Almost all food stalls at the event participated by providing compostable catering products such as bowls, cups and cutlery for the concert-goers to minimise single-use plastics and our impact on the environment. A team of 14 volunteer Eco Angels assisted Climate Wave in educating the attendees the correct bin to dispose of their waste/resource and how it will be processed, reused & recycled.
At the Concert for the Planet event, 30 attendees (from approx. 1500) were surveyed on their thoughts, opinions and experiences with single use plastic & compostable catering products.
- 57 percent didn’t know the event had compostable catering products.
- 47 percent had not attended an event with compostable catering products.
- 90 percent of respondents said they had not attended an event that had been free of single-use plastics.
- 97 percent of respondents said they would prefer to use compostable catering products over single-use plastics.
- 85 percent of respondents said they would be more inclined to go to a café if they provided compostable cups instead of plastic cups.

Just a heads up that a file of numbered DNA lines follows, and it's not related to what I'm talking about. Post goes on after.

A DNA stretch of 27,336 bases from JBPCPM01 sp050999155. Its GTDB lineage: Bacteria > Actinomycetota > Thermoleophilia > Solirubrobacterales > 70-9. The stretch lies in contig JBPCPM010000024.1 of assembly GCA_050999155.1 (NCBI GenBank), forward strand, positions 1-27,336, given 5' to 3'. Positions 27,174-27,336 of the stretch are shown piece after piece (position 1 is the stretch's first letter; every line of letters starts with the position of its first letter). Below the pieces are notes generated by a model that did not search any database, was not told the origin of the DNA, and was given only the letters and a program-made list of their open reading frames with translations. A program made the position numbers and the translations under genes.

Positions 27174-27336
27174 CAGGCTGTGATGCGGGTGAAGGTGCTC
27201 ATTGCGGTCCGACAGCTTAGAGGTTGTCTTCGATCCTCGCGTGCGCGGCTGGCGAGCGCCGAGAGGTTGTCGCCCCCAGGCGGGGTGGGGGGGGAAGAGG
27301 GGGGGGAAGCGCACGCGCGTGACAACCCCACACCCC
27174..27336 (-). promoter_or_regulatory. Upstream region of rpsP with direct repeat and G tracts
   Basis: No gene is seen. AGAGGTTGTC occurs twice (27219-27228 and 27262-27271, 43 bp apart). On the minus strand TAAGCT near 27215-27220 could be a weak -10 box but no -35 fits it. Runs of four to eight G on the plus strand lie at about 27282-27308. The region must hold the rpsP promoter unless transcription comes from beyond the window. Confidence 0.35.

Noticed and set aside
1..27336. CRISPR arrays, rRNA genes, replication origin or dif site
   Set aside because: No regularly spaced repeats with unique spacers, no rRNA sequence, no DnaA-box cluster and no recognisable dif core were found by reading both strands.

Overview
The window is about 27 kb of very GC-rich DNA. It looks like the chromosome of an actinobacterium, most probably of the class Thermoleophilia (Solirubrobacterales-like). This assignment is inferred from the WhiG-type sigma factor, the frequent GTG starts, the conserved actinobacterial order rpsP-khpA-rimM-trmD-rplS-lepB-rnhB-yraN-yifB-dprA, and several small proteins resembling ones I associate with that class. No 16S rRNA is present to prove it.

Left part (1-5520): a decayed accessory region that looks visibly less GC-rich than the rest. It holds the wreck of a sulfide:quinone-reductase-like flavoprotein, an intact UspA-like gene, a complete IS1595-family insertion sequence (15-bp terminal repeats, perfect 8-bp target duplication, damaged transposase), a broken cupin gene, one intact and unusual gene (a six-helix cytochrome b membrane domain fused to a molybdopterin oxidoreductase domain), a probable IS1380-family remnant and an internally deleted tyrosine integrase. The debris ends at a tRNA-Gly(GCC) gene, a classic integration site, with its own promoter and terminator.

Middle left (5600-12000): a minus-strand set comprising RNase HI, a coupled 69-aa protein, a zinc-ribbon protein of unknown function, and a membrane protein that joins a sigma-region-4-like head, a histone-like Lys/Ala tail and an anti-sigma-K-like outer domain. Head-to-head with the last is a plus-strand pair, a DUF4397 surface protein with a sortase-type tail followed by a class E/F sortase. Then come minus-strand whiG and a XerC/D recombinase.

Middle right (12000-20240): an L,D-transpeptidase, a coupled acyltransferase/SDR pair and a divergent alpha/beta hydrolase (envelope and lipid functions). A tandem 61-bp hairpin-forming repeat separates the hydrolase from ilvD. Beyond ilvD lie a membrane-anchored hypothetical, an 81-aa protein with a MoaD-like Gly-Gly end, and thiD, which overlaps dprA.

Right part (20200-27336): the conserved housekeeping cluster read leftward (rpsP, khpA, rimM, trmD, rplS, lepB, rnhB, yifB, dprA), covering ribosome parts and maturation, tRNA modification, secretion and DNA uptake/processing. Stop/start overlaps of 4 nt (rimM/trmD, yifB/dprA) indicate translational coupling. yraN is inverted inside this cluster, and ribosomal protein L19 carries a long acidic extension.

Educating attendees that the event had no single-use plastic and is minimising landfill is always important as it lets the attendees think about their waste and its possible impact on the environment.
Implementing reusable or compostable catering products and phasing out single use plastics may actually be of benefit to a business and leave more satisfied customers.
Using the Concert for the Planet event as an example, Climate Wave Enterprises in conjunction with Surfrider Foundation Ocean Friendly Business program are reaching out to cafés on the Gold Coast to phase out single-use plastics and utilise reusable or compostable catering products. The compostable waste can be donated by cafés to community gardens to be used in their compost. The Concert for the Planet was a successful waste management event and it’s exciting to see how easy and simple it is for the community and for businesses to minimise waste and single-use plastics.
At this event we achieved a 72 % waste diversion rate from landfill.
If you’d like more information about the process please read this story and to follow our Griffith University Intern Emily Looke who is monitoring the breakdown of the compostables over the next few months at Joan Park Community Gardens see our Facebook Photo Album.